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Decks That Work

Posted on Wednesday, June 30, 2010 at 1:07 PM

They persuade you to care.

By Jan V. White

All those reasons why "people nowadays don't read" may well be true, but they are not a patch on the real question: "Why should I bother?"

Given the screaming for attention all around and the plethora of so-called information, the immediate reaction is "I don't have the time," which is a euphemism for "I don't care enough to make the time." Or that sneaky excuse, "I'll look at it tomorrow," which is an attempt to preserve self-respect while that stack of ‘to-be-reads' next to the bed grows -- until it is dragged away for recycling.

Self-interest -- "Hey, that's useful!" -- is the irresistible motivator for anyone to start reading. (Always has been. Two thousand years ago, the Romans had three words for it: Sine qua non. Without which, nothing.) Plain curiosity -- the "Wow!" factor -- works nearly as seductively.

The solution to handling our material in a way that maximizes the beguiling capacity of our thoughts and words lies in the way people examine stuff in print. First, they scan it fast, skipping around and searching for value-to-themselves. They are investing time, treasure, and effort -- and are ready (hoping) to be caught.

Our persuasion strategy must therefore have two simultaneous aims:

1. Speed. Exposing the topic so conspicuously, by hollering in type, that they can't miss it as they peck and flip pages.

2. Significance. Telegraphing the value-to-me of the content so it is appreciated at first glance.

Our material -- words in type -- is nothing else but speaking made visible.

This is just plain conversation:

What does it look like in type? Exactly like this article's monotonous text, which seems to flow on and on...

This is vocal emphasis:

Something vital and worth screaming? Headline, perhaps?

This is the inside scoop:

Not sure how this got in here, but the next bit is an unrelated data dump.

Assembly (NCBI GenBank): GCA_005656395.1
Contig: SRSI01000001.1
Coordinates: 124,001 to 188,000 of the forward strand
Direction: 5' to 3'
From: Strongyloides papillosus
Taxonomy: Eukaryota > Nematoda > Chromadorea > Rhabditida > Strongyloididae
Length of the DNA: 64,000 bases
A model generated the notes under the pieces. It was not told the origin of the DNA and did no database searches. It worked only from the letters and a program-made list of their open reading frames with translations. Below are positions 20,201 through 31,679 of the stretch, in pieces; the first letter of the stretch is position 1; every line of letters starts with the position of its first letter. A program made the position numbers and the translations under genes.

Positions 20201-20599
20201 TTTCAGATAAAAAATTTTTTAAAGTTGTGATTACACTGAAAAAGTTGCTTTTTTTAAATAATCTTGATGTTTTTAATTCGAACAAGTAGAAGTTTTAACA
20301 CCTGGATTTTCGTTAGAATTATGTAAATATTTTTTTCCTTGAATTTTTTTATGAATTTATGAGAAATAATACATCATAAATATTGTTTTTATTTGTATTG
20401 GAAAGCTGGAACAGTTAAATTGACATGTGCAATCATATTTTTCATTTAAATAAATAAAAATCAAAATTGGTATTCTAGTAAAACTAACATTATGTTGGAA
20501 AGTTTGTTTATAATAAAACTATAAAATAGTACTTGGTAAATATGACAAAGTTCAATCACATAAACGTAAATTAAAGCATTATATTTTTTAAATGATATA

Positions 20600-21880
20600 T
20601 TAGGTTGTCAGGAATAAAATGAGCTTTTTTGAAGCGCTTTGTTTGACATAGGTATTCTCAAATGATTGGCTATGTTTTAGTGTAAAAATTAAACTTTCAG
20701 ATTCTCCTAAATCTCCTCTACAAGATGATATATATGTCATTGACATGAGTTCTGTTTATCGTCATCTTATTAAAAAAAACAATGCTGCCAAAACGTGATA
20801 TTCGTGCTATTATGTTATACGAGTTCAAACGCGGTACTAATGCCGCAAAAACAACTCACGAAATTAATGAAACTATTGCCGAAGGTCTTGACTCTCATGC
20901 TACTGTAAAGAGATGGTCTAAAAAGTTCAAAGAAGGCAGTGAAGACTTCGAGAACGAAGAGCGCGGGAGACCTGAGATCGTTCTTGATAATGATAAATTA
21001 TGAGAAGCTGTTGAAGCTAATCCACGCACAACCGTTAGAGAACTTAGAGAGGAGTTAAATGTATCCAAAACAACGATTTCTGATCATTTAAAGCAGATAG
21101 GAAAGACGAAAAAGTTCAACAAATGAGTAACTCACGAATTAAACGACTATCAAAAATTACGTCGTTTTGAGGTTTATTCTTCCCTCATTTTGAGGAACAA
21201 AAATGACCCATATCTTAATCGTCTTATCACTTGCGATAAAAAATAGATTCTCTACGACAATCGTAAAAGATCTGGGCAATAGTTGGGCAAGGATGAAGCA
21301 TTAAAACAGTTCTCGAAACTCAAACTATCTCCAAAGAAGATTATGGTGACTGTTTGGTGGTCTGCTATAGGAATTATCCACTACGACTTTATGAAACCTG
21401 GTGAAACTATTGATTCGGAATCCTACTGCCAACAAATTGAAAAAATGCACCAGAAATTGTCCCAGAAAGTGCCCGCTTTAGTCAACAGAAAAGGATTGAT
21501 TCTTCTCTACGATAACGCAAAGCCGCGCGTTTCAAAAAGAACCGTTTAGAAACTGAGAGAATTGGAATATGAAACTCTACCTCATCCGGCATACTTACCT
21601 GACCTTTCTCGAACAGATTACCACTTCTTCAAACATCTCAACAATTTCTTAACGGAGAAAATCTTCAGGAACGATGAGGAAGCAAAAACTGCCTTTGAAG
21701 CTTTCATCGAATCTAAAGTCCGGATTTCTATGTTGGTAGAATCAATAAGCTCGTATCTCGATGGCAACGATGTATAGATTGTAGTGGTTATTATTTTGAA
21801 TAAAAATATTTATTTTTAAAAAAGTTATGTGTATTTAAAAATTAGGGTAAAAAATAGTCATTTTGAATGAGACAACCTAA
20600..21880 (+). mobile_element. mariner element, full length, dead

Explanation... persuasion...whatcha-oughta-know...aha! The DECK!

The "display" -- headlines and decks -- is that vital, fast verbal persuasion.

Here are the eight headline characteristics covered last month:

--Heads aren't just journalism, they are salesmanship.
--Heads are recognition signals; make them look the same.
--Heads must stand out by looking loud and aggressive.
--Heads should be set flush left, lines broken by sense-making phrase.
--Heads should slip off the page smoothly in all-lowercase.
--Heads can be in smaller type size but framed in space.
--Heads should not be in all-caps except for a few special words.
--Heads can have a key word or phrase popped out in color or size.

Headlines and decks work together.

Decks are the headlines' partners. They must be handled so that 1 + 1 = 3. Here are nine practical suggestions.

Suggestion #1 -- Emulate a Master

Study Time magazine, because it exploits decks brilliantly. I dislike the word "creative" because it is overused, but here it is the correct adjective. The decks fit into visual patterns (which help give the magazine its individuality as a product) and their wording is sharply honed (which yields a sense of active immediacy).

Suggestion #2 -- Repeated Words?